The role of selective venous sampling in patients with non-localized primary hyperparathyroidism
İlhan Gök1, Nuri Alper Şahbaz2, Cevher Akarsu2, Ahmet Cem Dural2, Meral Mert3, Fatma Aysun Erbahçeci Salık4, Barbaros Erhan Çil4, Deniz Güzey2, Halil Alış5
1Department of General Surgery, Buyukcekmece Mimar Sinan State Hospital, Istanbul, Turkey
2Department of General Surgery, University of Health Sciences, Bakirkoy Dr. Sadi Konuk Training and Research Hospital, Istanbul, Turkey
3Department of Endocrinology and Metabolism, University of Health Sciences, Bakirkoy Dr. Sadi Konuk Training and Research Hospital, Istanbul, Turkey
4Department of Interventional Radiology, University of Health Sciences, Bakirkoy Dr. Sadi Konuk Training and Research Hospital, Istanbul, Turkey
5Department of General Surgery, İ.A.Ü. VM Medical Park Florya Hospital, Istanbul, Turkey
Objective: The aim of this observational clinical study was to evaluate the success of angiographic selective venous sampling (ASVS) in locating parathyroid adenoma in patients with primary hyperparathyroidism (PHPT), in whom the other imaging modalities have failed, and and to evaluate its possible contribution to the applicability of minimal invasive surgery.
Material and Methods: Fifty-five patients who were admitted to our hospital’s General Surgery department between January 2012 and January 2015 for PHPT in whom ultrasound and sestamibi scintigraphy have failed to localize the diseased gland were included to the study. Patients were divided into two groups: those who underwent ASVS and those who did not. The outcomes of patients were reviewed retrospectively.
Results: Among 55 patients, 20 underwent ASVS. ASVS successfully lateralized the diseased gland in 17 (85%) patients, and minimally invasive parathyroidectomy could be performed in 14 (70%) patients. The cut-off value of parathormon gradient was considered 10% for lateralization and the accuracy of ASVS in lateralization was 94.1%. In 11 (59%) patients, the superior-inferior discrimination could be achieved in addition to lateralization.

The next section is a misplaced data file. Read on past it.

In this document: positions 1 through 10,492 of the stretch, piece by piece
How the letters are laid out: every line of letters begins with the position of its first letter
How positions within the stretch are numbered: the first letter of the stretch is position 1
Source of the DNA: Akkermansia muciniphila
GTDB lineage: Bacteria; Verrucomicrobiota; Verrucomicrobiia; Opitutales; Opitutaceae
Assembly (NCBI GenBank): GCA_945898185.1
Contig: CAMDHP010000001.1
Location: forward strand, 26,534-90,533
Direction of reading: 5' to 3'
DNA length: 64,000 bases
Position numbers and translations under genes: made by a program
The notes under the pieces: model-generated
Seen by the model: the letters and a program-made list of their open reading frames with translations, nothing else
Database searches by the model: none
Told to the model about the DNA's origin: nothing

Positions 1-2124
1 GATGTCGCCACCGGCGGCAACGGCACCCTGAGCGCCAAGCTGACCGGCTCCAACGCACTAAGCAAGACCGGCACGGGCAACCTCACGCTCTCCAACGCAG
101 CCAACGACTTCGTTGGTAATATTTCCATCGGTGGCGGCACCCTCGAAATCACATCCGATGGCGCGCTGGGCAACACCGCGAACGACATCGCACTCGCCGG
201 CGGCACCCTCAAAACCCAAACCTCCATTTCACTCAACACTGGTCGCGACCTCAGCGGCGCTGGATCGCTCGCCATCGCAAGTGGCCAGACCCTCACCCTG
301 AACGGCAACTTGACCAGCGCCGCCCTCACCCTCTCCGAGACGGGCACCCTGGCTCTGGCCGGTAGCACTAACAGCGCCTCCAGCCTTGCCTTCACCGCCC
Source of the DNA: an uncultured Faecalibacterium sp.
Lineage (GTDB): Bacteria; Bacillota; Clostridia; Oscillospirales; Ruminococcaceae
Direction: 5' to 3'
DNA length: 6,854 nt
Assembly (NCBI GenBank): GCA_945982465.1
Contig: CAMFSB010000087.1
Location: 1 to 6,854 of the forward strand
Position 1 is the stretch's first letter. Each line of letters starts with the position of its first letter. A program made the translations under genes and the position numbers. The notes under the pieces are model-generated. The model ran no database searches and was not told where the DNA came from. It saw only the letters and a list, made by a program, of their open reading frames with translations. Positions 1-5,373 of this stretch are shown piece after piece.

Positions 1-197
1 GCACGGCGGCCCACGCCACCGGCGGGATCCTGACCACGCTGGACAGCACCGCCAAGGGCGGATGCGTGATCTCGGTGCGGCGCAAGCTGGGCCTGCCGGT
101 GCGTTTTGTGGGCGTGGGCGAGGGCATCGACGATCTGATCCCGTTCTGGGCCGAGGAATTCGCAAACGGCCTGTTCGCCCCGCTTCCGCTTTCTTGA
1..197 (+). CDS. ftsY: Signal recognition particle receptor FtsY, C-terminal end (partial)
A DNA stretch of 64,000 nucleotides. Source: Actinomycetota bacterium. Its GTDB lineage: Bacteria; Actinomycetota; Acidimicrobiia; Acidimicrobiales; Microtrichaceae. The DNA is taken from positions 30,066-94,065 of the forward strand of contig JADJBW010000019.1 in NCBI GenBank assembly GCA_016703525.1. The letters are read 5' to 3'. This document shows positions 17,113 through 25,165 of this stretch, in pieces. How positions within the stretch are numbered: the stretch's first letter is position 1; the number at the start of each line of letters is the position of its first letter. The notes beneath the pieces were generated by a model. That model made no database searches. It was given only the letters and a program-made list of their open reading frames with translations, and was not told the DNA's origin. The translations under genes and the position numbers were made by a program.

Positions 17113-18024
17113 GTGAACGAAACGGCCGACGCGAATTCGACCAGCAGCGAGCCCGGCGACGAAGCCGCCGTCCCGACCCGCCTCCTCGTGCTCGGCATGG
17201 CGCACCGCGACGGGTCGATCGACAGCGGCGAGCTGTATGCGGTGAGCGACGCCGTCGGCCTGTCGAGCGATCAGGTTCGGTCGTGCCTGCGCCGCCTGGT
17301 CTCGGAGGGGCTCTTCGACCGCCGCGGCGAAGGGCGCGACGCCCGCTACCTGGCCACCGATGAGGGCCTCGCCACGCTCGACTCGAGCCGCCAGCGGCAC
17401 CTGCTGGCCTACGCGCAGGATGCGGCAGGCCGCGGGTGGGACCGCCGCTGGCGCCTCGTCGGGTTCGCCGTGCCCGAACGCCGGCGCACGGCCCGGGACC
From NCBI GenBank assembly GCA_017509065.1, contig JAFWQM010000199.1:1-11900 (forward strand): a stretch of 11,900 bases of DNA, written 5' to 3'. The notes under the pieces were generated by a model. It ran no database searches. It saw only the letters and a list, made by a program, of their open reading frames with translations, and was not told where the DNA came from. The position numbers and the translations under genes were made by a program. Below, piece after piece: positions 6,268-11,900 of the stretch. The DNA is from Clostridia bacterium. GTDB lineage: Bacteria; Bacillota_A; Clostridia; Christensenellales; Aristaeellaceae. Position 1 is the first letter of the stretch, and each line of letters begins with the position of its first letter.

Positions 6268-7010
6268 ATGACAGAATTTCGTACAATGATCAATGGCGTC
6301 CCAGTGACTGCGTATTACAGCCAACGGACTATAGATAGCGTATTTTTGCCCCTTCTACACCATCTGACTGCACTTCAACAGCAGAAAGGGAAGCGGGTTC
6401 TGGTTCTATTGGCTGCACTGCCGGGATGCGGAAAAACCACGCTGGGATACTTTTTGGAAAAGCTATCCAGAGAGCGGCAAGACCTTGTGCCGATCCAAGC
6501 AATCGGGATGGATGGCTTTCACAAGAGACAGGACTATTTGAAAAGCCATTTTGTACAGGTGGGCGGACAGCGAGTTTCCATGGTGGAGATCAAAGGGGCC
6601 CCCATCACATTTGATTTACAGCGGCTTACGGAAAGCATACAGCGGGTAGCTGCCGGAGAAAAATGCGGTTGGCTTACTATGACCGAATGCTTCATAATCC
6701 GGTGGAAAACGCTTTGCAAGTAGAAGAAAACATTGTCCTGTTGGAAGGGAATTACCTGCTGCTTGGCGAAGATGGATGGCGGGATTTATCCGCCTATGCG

Conclusion: ASVS has a high sensitivity in locating the diseased gland in patients with PHPT in whom ultrasound and sestamibi scan have failed, and thereby, rendering the performance of minimally invasive surgery possible. Further studies may reveal the role of ASVS in providing useful information about not only lateralization but also the superior-inferior discrimination.
Keywords: Primary hyperparathyridism, parathyroid adenoma, selective venous sampling
Primary hyperparathyroidism (PHPT) results from the over-secretion of parathormone (PTH) from one or more autonomous parathyroid glands. Once the diagnosis of PHPT is biochemically confirmed, it is determined whether the patient is a candidate for surgery. If a patient is scheduled for PHPT surgery, abnormal parathyroid gland(s) should be localized. Parathyroid glands may be present in an extensive region including the neck and the thorax due to their embryological development.
Preoperative localization of parathyroid glands is crucial as it significantly affects surgical intervention. The most commonly used methods for parathyroid localization include ultrasonography (USG) and Technetium Pertechnetate (Tc 99m) sestamibi scintigraphy. Either method alone can localize abnormal glands with 80% success rate. Where USG and sestamibi are not successful, computerized tomography (CT) and magnetic resonance imaging (MRI) may be used. Single Photon Emission Computed Tomography (SPECT) and also MRI are particularly useful in identifying glands in the thorax. With recent advances in radiology and nuclear medicine, new modalities such as 4 dimension (4D)-CT or 11C Methionine Positron Emission Tomography (PET) and Choline PET have higher rates of adenoma localization (1,2). But unfortunately, these modalities are available in only a few institutions for now.